‘Unspecified Mental Disorder’? That’s Crazy!

The newest edition of DSM, the Diagnostic and Statistical Manual that classifies and defines psychiatric conditions, has eliminated some fairly well-known conditions, like Aspergers syndrome, but also added new ones. Some of the newer ones border on the normal, like not being able to stop reading the newspaper when your spouse is talking…

The Wall Street Journal has a well written letter to the editor by Dr Leonard Sax about this:

But what if your symptoms are too vague even to nudge the compass, however sluggishly, in any direction, toward any particular diagnosis whatsoever? What if you’re just feeling down because you’re not “living your best life,” to borrow Oprah’s phrase, and you want your doctor to fix the problem? No worries. The DSM-5 offers a completely new diagnostic category “Unspecified Mental Disorder” (see page 708). The only requirement is that you “do not meet the full criteria for any mental disorder.”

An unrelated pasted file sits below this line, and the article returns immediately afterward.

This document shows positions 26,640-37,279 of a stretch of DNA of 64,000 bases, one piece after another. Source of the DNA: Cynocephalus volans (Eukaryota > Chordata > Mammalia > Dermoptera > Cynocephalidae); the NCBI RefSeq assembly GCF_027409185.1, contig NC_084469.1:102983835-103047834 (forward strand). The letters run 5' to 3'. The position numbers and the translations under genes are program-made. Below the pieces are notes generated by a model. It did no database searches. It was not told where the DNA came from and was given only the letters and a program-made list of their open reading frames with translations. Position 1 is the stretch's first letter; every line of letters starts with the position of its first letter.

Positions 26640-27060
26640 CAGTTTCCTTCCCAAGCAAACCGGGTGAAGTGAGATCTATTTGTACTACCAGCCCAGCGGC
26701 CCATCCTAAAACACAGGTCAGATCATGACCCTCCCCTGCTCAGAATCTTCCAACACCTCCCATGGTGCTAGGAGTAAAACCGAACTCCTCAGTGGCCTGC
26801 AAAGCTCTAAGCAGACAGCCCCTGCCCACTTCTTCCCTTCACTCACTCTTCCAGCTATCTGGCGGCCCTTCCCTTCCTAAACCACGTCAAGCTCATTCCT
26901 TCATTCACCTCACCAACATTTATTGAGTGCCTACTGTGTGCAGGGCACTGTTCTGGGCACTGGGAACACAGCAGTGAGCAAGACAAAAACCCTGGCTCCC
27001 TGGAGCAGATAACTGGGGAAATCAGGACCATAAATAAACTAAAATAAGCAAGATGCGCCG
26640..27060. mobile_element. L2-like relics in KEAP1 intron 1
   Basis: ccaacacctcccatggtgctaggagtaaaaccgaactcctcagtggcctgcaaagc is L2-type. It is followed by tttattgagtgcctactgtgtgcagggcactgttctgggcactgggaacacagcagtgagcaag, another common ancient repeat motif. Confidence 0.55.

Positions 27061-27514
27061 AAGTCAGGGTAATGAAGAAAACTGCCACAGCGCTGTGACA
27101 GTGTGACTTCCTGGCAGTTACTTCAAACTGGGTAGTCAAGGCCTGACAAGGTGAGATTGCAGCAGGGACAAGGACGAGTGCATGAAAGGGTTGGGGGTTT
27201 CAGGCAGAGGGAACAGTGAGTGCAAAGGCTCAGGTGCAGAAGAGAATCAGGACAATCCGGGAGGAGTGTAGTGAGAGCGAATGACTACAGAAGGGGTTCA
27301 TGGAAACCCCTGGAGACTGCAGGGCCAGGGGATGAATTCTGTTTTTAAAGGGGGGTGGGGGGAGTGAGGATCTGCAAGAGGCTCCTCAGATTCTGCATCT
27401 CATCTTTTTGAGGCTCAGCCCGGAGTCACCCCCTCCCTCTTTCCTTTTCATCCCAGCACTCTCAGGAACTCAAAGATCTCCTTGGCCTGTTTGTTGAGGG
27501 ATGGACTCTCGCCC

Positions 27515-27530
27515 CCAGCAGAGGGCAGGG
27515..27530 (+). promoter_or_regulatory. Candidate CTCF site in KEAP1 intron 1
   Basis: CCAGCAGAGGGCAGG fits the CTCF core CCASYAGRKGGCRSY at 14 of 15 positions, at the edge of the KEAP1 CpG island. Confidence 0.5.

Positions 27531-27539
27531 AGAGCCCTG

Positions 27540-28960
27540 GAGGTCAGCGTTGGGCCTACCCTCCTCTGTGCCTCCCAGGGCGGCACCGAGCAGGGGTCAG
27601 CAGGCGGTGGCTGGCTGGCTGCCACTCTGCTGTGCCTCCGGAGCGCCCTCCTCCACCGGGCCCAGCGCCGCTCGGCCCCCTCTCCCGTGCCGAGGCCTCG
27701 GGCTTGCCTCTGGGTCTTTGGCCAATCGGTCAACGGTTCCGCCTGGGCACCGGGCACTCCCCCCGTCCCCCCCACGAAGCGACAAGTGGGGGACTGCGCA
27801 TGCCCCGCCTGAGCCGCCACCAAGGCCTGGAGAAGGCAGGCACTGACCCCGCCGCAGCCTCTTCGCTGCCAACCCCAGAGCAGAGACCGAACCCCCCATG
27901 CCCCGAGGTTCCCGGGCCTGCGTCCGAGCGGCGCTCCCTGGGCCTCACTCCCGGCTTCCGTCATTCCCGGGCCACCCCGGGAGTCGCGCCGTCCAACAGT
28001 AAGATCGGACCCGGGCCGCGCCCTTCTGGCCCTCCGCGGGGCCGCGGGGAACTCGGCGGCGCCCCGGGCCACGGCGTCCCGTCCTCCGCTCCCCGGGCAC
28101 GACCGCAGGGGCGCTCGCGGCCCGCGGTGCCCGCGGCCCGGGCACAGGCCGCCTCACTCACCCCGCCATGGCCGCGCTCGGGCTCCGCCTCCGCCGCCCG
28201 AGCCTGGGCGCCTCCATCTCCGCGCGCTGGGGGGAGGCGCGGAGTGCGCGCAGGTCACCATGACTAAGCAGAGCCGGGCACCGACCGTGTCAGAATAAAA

How do the authors of DSM-5 justify such fuzziness? They invoke the analogy of high blood pressure and high cholesterol. As Dr. David Kupfer, chairman of the American Psychiatric Association’s DSM-5 Task Force, and two of his colleagues wrote in the April 24 Journal of the American Medical Association, there is no sharp dividing line between normal and high blood pressure or between normal and high cholesterol, there is merely a “continuum of normality.” A similar continuum, they argue, exists for mental health. “Thus DSM-5 provides a model that should be recognizable to nonpsychiatrists.”

In other words, everybody’s a little bit crazy, it just depends where you are on the “continuum of normality.”


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